Artigo therefore moved for judgment on the pleadings contending that the action was barred by the statute of limitations, and urged that plaintiffs should be bound by their pleading admissions that they were at all times competent adults and should therefore be precluded from amending the complaint to allege otherwise. This Court granted the motion for judgment on the pleadings, but allowed leave to amend to allow the plaintiffs to explain the inconsistency in the allegations with respect to the competency of these plaintiffs. They did so, and this demurrer resulted, again raising the issue of the statute of limitations defense, and contending that plaintiffs’ explanation of the reasons for the original erroneous allegation of competence did not meet the standard of mistake or inadvertence, and plaintiffs should therefore be bound by their pleading admission.
Indeed, ordinarily a court will allow an amendment to cure a mistaken or inadvertent allegation. Savage v. Pacific Gas & Electric Co. (1993) 21 Cal.App.4th 434, 441. However, the Court is not required to accept an amendment that is not filed in good faith, is frivolous or sham. People v. Oken (1958) 159 Cal.App.2d 456, 462. As was noted by this Court when it allowed leave to amend after granting Artigo’s motion for judgment on the pleadings, the judicial policy against sham pleading allows the court to take judicial notice of a prior pleading, and to require the pleader to explain the consistency. If the party fails to do so, an inconsistent allegation may be disregarded, and the allegations of the superseded pleading may be read into the complaint. Owens v. Kings Supermarket (1988) 198 Cal.App.3d 379, 384.
The Court believes that the original allegation of competence, supplied by the Judicial Council Form complaint, was the result of the Cabaron plaintiffs’ original counsel’s inadvertence. Certainly, the complaint was filed only days before the expiration of the 2-year personal injury statute of limitations, but it was clearly within that period. As a result, the competence or incompetence of an adult plaintiff would not have had great significance at that time, and could easily have been overlooked while counsel was attempting to state claims against the adverse driver and vehicle owner. The absence of an incompetence allegation did not prevent their subsequent attorney from obtaining the appointment of a guardian ad litem for each of these plaintiffs, and would not have precluded the filing of a request for Court approval of the compromise of a dependent adult’s claims, or the protected handling of any settlement or judgment proceeds for such dependent adult. To bind the Cabaron plaintiffs to an allegation that had little to no significance at the time it was made would work a substantial injustice. The purported failure of attorney Ducre to note the apparent conflict of interest in representing both Roger Artigo and the Cabaron plaintiffs is a separate issue, and does not convince this Court that it provides any legal reason to alter this Court’s perception of the inadvertent and/or mistaken nature of the competence allegation.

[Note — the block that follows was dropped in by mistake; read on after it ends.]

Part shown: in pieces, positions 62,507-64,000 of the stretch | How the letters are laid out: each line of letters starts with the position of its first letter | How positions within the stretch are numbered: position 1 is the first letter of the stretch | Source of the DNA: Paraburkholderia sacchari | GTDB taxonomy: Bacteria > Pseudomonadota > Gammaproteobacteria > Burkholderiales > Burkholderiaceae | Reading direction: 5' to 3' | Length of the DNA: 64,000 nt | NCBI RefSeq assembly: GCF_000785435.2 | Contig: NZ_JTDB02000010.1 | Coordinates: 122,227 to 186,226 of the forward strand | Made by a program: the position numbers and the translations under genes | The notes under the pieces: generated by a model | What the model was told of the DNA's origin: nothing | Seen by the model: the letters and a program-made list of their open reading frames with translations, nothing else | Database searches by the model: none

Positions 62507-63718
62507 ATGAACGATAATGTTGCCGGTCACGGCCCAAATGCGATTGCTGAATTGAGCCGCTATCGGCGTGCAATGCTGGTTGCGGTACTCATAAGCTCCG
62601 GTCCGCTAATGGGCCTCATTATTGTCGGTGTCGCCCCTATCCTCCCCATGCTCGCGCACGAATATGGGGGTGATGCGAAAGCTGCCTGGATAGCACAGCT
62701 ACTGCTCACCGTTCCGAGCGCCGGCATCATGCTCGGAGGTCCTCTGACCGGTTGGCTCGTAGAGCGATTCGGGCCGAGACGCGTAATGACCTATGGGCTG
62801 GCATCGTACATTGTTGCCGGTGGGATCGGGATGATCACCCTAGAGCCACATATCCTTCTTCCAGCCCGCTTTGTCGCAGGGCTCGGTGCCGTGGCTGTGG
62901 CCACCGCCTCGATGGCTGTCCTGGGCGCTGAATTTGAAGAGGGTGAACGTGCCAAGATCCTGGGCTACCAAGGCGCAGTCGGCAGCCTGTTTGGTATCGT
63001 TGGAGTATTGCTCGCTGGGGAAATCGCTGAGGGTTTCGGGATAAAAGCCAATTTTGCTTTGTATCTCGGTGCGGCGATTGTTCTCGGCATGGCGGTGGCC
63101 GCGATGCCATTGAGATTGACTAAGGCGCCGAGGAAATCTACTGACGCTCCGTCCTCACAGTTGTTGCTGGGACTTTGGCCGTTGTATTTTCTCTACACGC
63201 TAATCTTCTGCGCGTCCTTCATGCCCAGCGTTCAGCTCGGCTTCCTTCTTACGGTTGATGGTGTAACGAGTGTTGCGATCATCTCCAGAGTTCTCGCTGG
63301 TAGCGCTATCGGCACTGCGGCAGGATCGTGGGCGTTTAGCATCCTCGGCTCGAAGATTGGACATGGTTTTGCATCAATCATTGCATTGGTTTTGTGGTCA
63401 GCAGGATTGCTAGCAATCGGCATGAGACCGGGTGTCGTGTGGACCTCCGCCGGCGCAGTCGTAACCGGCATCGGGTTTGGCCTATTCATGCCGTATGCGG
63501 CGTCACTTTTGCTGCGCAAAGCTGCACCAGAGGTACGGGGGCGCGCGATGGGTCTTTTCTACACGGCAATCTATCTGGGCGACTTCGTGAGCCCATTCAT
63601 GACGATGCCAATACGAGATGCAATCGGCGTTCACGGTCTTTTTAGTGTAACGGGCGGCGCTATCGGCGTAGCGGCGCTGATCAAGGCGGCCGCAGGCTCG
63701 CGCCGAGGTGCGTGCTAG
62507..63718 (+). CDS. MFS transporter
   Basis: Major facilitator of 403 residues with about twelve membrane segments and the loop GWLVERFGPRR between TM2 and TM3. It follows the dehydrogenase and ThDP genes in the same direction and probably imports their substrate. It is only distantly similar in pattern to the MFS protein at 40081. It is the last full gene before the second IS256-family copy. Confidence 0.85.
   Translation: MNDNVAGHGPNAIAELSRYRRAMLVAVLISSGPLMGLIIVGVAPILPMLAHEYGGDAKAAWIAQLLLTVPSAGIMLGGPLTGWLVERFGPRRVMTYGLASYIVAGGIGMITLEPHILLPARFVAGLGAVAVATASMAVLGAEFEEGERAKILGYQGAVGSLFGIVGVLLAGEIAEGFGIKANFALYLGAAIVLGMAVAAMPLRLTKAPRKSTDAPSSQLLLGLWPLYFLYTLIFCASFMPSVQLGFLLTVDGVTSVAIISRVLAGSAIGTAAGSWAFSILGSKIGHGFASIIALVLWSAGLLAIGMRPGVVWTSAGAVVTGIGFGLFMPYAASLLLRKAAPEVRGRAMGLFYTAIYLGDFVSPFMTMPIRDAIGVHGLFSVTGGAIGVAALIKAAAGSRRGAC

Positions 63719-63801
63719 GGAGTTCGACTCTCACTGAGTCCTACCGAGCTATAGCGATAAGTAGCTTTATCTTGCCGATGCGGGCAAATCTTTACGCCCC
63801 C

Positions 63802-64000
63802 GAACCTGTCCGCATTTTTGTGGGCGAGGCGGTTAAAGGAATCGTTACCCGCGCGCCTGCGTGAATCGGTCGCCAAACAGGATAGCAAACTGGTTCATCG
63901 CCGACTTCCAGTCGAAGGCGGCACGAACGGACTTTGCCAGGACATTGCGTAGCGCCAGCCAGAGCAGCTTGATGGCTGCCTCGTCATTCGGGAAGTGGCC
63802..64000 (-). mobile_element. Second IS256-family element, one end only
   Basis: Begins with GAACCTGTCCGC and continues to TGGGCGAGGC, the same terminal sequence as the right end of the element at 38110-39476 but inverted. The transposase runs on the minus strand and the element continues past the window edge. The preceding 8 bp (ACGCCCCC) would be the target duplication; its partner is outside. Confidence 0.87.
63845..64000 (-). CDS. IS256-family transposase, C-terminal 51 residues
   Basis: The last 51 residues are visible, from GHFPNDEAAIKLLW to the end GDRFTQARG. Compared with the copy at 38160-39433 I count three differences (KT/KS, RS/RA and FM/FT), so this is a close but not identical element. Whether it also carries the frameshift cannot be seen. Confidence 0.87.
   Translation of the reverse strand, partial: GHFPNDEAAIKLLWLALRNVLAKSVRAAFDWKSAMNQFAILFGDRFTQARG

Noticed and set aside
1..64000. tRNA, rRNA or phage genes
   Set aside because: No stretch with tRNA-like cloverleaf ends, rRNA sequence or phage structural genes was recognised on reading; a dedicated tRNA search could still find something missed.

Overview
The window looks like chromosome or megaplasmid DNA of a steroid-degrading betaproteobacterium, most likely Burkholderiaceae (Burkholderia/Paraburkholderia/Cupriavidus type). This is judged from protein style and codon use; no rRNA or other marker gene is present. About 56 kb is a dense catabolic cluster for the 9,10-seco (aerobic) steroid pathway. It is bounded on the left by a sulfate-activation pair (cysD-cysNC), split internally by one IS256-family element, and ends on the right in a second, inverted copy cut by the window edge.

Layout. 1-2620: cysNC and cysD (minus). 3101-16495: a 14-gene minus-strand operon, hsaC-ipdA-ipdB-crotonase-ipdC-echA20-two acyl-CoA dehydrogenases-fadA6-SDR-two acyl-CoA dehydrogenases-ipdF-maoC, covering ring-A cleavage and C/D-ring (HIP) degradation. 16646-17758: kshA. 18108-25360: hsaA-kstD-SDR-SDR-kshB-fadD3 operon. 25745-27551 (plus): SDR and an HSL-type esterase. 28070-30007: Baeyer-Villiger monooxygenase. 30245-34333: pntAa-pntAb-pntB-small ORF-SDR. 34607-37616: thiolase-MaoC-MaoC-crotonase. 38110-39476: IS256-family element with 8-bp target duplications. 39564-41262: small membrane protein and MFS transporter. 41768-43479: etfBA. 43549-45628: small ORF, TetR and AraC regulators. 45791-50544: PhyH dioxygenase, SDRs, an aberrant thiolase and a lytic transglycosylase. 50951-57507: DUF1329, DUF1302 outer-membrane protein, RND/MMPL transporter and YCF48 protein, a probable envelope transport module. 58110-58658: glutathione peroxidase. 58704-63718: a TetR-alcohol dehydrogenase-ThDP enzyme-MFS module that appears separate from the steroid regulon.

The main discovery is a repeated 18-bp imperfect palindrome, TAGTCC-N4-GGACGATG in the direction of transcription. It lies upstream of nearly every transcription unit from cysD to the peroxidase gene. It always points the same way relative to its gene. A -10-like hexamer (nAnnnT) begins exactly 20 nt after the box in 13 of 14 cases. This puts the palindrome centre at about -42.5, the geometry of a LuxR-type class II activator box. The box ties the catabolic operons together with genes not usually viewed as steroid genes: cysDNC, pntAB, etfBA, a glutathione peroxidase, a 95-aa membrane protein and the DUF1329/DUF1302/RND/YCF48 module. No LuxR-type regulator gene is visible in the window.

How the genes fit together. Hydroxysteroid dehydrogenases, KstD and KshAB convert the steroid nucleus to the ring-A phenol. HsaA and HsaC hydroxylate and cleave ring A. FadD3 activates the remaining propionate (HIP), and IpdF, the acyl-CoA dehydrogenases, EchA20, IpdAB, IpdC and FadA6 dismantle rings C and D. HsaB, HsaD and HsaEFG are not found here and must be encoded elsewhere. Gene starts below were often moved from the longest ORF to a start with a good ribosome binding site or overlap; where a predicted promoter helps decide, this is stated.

Certainly, as this Court noted previously, allowing the amended allegation to stand does not preclude either Artigo or Sunovion from asserting a statute of limitations defense at trial.
Please note: As a result of staffing limitations, the Court has experienced delays in routing time-sensitive documents, including oppositions and replies, for prompt review. The Court encourages the parties to email courtesy copies to the Court at: firstname.lastname@example.org.